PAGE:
As the third and final presidential debate fast approaches, it is important to consider the moderator Chris Wallace and his relationship with the two presidential nominees.
The Fox News host is the son of famed newscaster Mike Wallace and has developed a stellar reputation as a tough interviewer, and certainly, among the top few conservative newscasters in the country.
Though he has been working for conservative Fox News since 2003, he has the respect of most Republicans and Democrats alike and is considered to be a fair reporter.
Here are five important facts relevant to the final presidential debate:
1. Many questioned Wallace being picked to moderate a presidential debate because of his relationship with Roger Ailes, the former Fox chief who earlier this year left the network under a barrage of accusations of sexual harassment. Wallace has publicly defended Ailes, who is also a close, long time friend of the Republican nominee Donald Trump and who has served as an adviser for him. His detractors have claimed that his relationship and defense of Roger Ailes produces an irreconcilable conflict of interest for him as a moderator.
2. Wallace has been on record taking the position that the media has been too easy on Donald Trump, a claim which is hotly disputed by Trump and his supporters as they claim that the media is very biased against the candidate. In fact, more recently, Trump’s campaign has claimed that the media is the major player in its claim that the elections are rigged.
In January, Wallace said “I think if anything, the media has treated him too well,” referring to the billionaire businessman during an interview. “By that I mean they’ve allowed him to play by different rules … if I were another candidate I’d be going a little bit crazy about the fact that Trump gets so much more air time than anyone else does.” Wallace was not alone in his claim. In fact, candidates have since made similar claims.
3. Though he is conservative, Wallace should not be expected to be throwing many softballs at the Republican nominee. Wallace actually was one of the moderators at a Republican primary debate in March of this year.
During that debate, the reporter presented a very tough line of questioning, which he supplemented with graphics which he used to fact check Trump, famously stating “Your numbers don’t add up, sir.” And as Trump proceeded undeterred by the original fact check, Wallace confronted him with more.
When he was interviewed by the Washington Post, he described this as setting a “bear trap” for Trump, being careful to mention that it is the same thing he does with his guests each week. Wallace said “I think it’s literally the only time a graphic has gotten an ovation at a debate.”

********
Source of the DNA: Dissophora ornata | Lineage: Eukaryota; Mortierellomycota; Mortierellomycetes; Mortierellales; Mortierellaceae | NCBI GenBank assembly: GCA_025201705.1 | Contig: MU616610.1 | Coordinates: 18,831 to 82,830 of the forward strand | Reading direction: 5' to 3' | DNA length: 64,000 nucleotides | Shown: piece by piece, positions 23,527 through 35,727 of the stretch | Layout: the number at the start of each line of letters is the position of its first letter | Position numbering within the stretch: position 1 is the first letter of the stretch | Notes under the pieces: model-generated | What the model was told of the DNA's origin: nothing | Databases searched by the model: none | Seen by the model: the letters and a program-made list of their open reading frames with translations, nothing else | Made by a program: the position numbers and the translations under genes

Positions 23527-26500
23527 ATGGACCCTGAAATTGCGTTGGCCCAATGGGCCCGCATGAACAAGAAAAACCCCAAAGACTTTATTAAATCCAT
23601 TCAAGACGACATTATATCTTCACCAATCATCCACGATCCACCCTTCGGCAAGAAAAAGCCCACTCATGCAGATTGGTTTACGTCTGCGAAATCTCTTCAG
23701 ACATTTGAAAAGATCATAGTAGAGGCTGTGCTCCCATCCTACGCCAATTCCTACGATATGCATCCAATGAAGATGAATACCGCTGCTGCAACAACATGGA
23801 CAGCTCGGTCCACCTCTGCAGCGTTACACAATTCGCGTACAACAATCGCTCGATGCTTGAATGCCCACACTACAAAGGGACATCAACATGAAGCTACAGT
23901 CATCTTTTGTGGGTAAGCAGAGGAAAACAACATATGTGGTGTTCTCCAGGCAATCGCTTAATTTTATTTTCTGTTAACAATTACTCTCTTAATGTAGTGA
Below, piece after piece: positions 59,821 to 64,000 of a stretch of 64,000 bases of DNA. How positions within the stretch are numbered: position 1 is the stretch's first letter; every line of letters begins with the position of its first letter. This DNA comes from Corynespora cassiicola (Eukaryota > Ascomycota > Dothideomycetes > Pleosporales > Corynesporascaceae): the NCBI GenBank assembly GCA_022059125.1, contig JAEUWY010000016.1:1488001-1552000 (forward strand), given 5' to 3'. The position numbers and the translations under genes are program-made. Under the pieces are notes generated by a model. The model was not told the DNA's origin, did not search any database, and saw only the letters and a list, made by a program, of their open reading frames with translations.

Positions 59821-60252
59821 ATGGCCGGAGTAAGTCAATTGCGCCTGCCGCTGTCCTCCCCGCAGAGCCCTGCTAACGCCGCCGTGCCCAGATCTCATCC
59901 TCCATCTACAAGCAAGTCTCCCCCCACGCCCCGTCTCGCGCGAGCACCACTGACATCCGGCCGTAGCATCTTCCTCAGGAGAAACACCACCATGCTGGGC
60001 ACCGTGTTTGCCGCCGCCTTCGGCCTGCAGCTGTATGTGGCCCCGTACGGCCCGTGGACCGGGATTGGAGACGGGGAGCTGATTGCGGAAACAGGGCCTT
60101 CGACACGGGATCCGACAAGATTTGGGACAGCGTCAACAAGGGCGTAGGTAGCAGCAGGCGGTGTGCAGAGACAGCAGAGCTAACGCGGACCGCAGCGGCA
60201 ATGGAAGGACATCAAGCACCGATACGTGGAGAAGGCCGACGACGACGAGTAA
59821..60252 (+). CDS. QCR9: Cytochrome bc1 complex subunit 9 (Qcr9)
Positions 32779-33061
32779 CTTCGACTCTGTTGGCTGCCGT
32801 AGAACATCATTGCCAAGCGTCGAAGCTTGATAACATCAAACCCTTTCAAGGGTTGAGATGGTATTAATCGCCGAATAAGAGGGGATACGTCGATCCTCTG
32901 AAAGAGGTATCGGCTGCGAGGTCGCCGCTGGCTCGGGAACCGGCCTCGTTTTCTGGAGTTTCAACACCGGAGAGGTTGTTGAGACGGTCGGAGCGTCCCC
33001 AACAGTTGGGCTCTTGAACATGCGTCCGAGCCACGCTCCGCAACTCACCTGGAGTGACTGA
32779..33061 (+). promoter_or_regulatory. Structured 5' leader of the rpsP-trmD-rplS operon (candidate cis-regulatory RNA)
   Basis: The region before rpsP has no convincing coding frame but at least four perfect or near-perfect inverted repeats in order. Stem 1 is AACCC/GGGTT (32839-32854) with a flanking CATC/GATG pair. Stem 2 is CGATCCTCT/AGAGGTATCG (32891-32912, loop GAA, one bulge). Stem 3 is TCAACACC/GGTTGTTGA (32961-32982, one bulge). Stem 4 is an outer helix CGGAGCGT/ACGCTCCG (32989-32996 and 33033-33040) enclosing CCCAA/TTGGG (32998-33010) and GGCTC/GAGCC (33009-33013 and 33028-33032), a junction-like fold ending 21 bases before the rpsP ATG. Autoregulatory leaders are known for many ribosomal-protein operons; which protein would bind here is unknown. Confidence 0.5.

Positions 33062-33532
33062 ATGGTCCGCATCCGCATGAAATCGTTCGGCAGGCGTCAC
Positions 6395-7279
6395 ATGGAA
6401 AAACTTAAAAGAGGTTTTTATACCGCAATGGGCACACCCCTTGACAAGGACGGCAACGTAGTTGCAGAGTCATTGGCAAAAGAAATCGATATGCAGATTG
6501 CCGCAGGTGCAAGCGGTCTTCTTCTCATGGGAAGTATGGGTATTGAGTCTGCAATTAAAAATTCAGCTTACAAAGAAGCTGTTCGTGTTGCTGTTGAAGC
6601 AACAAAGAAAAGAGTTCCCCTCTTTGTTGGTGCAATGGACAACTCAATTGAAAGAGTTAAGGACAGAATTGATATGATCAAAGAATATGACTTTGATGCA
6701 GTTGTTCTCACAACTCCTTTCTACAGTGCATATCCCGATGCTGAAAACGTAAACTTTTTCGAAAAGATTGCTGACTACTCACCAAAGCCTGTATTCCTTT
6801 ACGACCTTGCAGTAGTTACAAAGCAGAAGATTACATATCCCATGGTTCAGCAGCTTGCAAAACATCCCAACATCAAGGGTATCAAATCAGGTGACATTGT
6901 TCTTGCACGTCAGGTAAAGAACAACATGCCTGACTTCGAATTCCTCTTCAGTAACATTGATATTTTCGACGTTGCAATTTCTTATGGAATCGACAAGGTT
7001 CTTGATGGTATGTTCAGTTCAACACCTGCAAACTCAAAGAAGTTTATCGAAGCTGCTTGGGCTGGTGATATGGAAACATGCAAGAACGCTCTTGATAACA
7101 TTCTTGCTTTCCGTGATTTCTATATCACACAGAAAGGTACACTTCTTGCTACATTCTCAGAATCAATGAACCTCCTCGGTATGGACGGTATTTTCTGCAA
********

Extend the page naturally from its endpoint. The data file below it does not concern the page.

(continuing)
4. Importantly, Wallace said very soon after he was selected as a moderator for the general election debate that he would not be fact checking the candidates. In an interview with Huffington Post, he said:
“That’s not my job. I do not believe that it’s my job to be a truth squad. It’s up to the other person to catch them on that. I certainly am going to try to maintain some semblance of equal time if one of them is filibustering. I’m going to try to break in respectfully and give the other person a chance to talk.”
However, he did leave the door open to fact checking when he said “This is a debate. And, you know, they’re both going to be on the stage. If I think there’s a need for me to intervene, I will, but I would prefer not to.”
It is also unclear whether Wallace considers his “bear traps” to be fact checking. He may well use those with the candidates.
5. Chris Wallace is the only Fox News personality with whom Hillary Clinton has had a sit down interview during the general election. During that session, Wallace presented the former Secretary of State with some very tough questioning, particularly regarding “emailgate.”
“Chris, that’s not what I heard Director Comey say, and I thank you for giving me the opportunity, in my view, to clarify. Director Comey said my answers were truthful, and what I’ve said is consistent with what i have told the American people, that there were decisions discussed and made to classify retroactively certain of the e-mails. I was communicating with over 300 people in my e-mailing. They certainly did not believe and had no reason to believe that what they were sending was classified. In retrospect, different agencies come in and say, well, it should have been, but that’s not what was happening in real time.”